I've always known the theory of NN's but never had the chance to get into the nutz and bolt of it. Not like Thomas or Eoin has been doing lately. So i thought i would post a general request for good text's on the topic. Hopefully one that can give me enough info to start developing them is software, not just a raw theory book.

So what is it? Whats your favorite NNet book if you have one....

Thanks :alright:
Posted on 2003-10-22 22:35:41 by NaN
The only NN book I've ever bought is Pattern Recognition by Self-Organizing Neural Networks. Its good but it conterates mainly on ART (Adaptive Resonance Theory) Nets.

To develop nets in software you really need to start with a problem and find the net which suits it best. From my study of nets they seem to all do the same general thing.

They take in a vector (array) of values, usually between 0-1 and output another vector. Generally speaking the output vector is treated either as

A) A category;

Say for example you inputted 20 vectors representing a plot of 20 functions, the net could categorise these into so many categories. You may have defined these categories beforehand (supervised learning) or not (unsupervised learning)

B) An input;

Say a neural net to solve the XOR problem, the output would be a single value from 0-1, or perhaps just 0 or 1. This value would be used as the input to something else. I think these pretty much have to be supervised learning thaught.

In Thomas' handwriting recognition the shape of the letter (or rather the stroke which created it) was converted in a vector, the pre-trained net then simply categorised these (I believe).

For a site with NN code and sample problems for each see Neural Networks at your Fingertips .
Posted on 2003-10-23 05:50:17 by Eóin
I already mentioned it somewhere on my site, but www.generation5.org is very good. Not a book though.. I have 'Artificial Intelligence' by George F. Luger because I needed it for my study, but it's still hard to understand after you've read it (the NN part that is).

Posted on 2003-10-24 17:12:49 by Thomas
"The Scientist and Engineer's Guide to Digital Signal Processing"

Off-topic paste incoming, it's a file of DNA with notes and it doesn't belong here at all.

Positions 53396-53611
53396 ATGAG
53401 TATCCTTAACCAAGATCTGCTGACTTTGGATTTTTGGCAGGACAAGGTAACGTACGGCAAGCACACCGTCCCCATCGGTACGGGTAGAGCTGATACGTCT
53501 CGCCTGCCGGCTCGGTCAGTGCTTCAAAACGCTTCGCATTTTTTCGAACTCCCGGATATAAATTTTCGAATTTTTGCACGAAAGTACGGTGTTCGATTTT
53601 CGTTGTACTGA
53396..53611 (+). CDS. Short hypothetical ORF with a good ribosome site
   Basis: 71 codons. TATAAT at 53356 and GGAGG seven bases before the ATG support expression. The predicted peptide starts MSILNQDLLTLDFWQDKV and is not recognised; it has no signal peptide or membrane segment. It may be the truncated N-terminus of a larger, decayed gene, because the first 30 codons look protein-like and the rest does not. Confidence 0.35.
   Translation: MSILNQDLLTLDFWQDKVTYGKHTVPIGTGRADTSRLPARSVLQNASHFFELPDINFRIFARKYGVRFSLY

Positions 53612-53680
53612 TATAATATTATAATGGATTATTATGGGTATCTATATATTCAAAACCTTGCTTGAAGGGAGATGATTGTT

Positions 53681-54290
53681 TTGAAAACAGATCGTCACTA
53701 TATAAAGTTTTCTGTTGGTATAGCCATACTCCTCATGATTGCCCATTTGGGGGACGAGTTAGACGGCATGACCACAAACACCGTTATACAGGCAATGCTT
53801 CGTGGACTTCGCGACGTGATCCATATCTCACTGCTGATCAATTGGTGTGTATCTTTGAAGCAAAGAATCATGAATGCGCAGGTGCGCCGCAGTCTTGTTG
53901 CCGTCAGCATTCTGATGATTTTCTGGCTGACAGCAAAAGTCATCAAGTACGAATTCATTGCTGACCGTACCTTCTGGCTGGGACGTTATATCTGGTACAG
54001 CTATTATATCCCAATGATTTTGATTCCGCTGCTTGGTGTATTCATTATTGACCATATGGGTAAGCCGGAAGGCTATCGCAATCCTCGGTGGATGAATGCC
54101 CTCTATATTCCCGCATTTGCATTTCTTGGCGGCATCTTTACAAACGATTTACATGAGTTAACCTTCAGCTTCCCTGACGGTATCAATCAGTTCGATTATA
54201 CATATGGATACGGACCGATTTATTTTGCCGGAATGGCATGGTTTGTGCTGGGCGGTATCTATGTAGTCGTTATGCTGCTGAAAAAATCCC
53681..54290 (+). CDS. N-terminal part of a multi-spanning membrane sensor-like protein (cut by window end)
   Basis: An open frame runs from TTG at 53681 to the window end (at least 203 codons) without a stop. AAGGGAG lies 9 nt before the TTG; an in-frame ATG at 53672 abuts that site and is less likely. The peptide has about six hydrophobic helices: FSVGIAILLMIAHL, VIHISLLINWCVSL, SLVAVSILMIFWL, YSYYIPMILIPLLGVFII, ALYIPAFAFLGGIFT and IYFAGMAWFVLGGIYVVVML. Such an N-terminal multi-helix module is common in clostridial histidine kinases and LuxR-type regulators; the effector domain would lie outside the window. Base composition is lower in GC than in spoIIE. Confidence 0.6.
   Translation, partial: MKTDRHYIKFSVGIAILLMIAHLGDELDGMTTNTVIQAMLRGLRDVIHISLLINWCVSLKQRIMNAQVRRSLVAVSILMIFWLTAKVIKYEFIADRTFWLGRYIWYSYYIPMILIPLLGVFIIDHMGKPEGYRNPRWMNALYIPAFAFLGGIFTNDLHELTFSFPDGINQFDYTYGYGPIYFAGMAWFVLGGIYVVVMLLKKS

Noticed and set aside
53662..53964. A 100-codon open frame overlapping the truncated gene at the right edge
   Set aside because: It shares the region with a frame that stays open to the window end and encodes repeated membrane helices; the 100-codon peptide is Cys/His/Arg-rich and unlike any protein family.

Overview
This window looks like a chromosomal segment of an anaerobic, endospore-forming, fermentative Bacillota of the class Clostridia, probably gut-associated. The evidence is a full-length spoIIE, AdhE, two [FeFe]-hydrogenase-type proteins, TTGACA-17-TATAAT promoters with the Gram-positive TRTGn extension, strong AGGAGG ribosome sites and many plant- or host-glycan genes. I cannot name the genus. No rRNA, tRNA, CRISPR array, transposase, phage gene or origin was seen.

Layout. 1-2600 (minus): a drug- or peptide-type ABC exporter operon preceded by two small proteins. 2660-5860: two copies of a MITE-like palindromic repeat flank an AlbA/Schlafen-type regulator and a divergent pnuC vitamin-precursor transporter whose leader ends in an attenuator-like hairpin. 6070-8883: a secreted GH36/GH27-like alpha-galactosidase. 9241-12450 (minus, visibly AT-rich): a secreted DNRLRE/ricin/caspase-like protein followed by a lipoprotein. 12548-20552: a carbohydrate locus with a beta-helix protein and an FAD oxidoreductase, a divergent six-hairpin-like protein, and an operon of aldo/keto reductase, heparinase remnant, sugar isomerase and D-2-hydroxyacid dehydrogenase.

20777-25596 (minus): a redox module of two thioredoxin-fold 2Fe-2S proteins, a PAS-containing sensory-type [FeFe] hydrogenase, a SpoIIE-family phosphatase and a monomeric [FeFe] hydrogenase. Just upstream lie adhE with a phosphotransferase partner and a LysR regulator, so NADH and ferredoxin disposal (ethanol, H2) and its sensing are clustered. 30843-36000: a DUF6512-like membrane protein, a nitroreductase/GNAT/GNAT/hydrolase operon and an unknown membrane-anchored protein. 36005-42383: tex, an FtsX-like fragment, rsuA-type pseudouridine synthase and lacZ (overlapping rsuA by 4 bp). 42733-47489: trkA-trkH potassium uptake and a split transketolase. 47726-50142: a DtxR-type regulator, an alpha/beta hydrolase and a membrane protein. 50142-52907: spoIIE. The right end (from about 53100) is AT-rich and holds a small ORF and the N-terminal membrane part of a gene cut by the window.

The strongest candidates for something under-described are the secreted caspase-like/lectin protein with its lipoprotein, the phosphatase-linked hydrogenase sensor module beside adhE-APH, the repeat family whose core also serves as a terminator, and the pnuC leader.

written in accessible way, complete,.... a must have.
Posted on 2003-10-24 23:36:29 by Ultrano
I've got an AI module this year, maybe my lecture's notes might be of some help.
Posted on 2003-10-25 08:24:03 by Eóin
Thanks all, this is fantanstic stuff. I would prefer buying a book since you can read it anywhere at anytime. However, the stuff being suggested is really good stuff to sink your teeth into!

If anyone else knows of a good book/link, please share it with us!
Posted on 2003-10-25 10:32:32 by NaN

I just want to add thanks for those notes! They are very good and easy to follow. I especially like the condensed feel to them. Most lecturer's like to go on and on beating a point into the ground that you forget where you were heading in general.

Again thanx!
Posted on 2003-10-26 13:21:19 by NaN
Posted on 2003-10-27 20:35:21 by bitRAKE
That too is an excellent source of info. That was the best telling i have read regarding those K. Maps, I now see (quite literally) what its point is. Well the self organization point anyway.

I still dont see how the end result will produce the solution to the travelling sales man problem? It never really explained the finished "learned" network regarding how it would then be applied and used.

If anyone wants to take a stab at it, im all ears ;)

Thanks alot bitRAKE for digging that one up!
Posted on 2003-10-27 22:09:07 by NaN
No digging - I'm still looking into creating a neural net in MMX - I want something like millions of nodes...

Goto the source (code):

Read about some applications:
Posted on 2003-10-27 23:33:59 by bitRAKE
I havent verified this but MIT has got its OpenCourseware on the web which has all its lectures online.
I guess they might have a section for AI too. You might want to check it out.

The link for MIT's openCourseWare site
Posted on 2003-10-28 08:29:35 by clippy
It might also be a good idea to refresh one's knowledge of the real neurons:
Posted on 2003-10-28 19:28:35 by bitRAKE
So does anyone know how to apply a leaned k-map to the solve the travelling sales man problem that it was bosted to solve?

The best guess i can think of is to say Im here (some how), and it will cause the closest node to have the highes value out of the map. Indicating where to go next. But i dont see how this will ensure you dont double back on youself (running in circles).

Posted on 2003-10-29 21:51:44 by NaN
I haven't bothered going through the Java code at the link I posted above - gone off to create my own neural nets designed for speed. They seem hard to train, so I am now trying to use a genetic algorithm to select net canidates.

The web site above said it solved a similar related problem.
Posted on 2003-10-30 00:22:41 by bitRAKE